Fumer fait tousser
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FEATURING: Gilles Lellouche, , Jean-Pascal Zadi, Oulaya Amamra, Vincent Lacoste, voice of
PLOT: A Power Rangers-like group of heroes goes on a team building retreat and tells campfire stories; will the world end before they can solve their issues?
WHY IT MIGHT MAKE THE LIST: A group of avengers named the Tobacco Force destroys their enemies by shooting them with smoke and giving them cancer. A large fish tells a story about a young man who, after being involved in an industrial shredder accident, becomes a pair of lips in a pail of gore. For these and many more absurd instances, Smoking Causes Coughing could be a shoo-in for Apocryphal status.
COMMENTS: Quentin Dupieux’s newest film, Smoking Causes Coughing, is superficially about the Tobacco Force, the “coolest avengers in the world,” according to one of their in-film fans. Power Rangers meets Danger 5, the Tobacco Force regularly saves the world from rubber-suited monsters. Recently, however, they have been having problems with insincerity and individualism. To come together as a team before meeting their ultimate nemesis, Lézardin, their boss (a rat puppet who constantly drools green slime) assigns them to a team-building retreat. There they tell stories around a campfire, and the movie becomes an anthology, returning to the Tobacco Force between stories.
As the team sits around the fire, a young girl appears and tells a story. Later one of them catches a barracuda in the lake and, yes, the barracuda tells a story. The stories are the highlight of the movie. They are inventive, twisted, existential jokes. They are also often gory.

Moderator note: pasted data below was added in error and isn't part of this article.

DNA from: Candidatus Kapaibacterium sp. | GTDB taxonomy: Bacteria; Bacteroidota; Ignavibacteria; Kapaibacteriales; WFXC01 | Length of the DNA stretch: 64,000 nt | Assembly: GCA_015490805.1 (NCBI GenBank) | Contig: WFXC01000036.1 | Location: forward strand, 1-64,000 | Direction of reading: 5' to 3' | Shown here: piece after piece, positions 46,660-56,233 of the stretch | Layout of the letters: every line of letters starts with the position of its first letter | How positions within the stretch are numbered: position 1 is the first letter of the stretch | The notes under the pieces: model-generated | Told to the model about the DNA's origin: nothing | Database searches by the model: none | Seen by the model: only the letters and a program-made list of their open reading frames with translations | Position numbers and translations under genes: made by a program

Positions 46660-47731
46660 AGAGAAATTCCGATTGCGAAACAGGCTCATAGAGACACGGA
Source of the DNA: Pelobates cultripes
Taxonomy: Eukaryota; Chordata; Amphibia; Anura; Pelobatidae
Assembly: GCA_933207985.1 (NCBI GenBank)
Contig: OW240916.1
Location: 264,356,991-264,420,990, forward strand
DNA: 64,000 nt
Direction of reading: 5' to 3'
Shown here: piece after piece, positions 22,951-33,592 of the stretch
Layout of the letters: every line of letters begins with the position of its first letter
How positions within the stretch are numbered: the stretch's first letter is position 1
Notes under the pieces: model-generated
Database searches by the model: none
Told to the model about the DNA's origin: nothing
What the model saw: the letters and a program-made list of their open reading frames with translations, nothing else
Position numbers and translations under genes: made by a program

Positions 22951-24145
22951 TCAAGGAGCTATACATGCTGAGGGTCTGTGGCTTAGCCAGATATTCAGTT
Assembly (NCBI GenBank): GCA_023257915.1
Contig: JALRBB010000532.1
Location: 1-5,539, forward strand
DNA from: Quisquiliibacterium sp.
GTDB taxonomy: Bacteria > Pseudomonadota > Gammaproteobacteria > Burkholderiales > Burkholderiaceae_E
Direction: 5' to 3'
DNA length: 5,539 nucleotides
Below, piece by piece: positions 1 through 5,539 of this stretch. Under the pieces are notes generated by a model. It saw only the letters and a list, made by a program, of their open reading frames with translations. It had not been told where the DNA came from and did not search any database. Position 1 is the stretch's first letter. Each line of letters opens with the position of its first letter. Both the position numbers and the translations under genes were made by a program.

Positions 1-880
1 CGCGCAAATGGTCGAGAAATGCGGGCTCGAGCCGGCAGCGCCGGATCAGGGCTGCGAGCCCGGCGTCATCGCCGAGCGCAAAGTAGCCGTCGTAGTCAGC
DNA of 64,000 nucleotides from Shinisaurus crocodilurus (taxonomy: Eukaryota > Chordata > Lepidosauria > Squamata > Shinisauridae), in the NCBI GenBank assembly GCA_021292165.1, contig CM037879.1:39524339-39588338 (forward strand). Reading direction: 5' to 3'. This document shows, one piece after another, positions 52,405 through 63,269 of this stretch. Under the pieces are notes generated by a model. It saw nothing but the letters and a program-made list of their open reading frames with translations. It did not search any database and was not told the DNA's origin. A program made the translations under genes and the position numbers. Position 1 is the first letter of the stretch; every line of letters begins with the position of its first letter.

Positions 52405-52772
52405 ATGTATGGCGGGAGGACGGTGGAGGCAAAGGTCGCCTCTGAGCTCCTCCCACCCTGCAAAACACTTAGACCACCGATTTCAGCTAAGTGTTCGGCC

Dupieux does not stray from his absurdist existentialism. For instance, in the first story a woman puts on a “Thinking Helmet” that promises to purify the mind. A few minutes later we are in a deadpan slasher, as if to say that if a person knows the truth, they will not be able to abide the way things are.
The pace throughout is steady but not quick. Scenes that seem too long or even pointless add to the sense of ennui and to questioning life in general. Some elements are completely unexpected—absurd, silly, and sometimes mind-boggling.
Their boss, the Chief, is the only puppet in the film; he would feel right at home in Meet the Feebles. He’s utterly disgusting and also unbearably attractive to every woman in the movie. Perhaps a comment on power? Perhaps simple absurdity.’s
This movie is not going to change anyone’s mind about Quentin Dupieux. If you enjoyed his previous films, you’ll likely enjoy this one. If you didn’t, well… you get the point. But if you haven’t seen anything by him, and you’ve made it this far into this review, then maybe you’ll dig it. It isn’t revelatory; it’s just an existential absurdist good time.
WHAT THE CRITICS SAY:
“Trying to explain ‘Smoking Causes Coughing’ is like recounting a dream: The person listening might not care, and it might not mean anything to them, but it leaves a weirdly unforgettable impression on the spectator.”–Ryan Lattanzio, IndieWire (contemporaneous)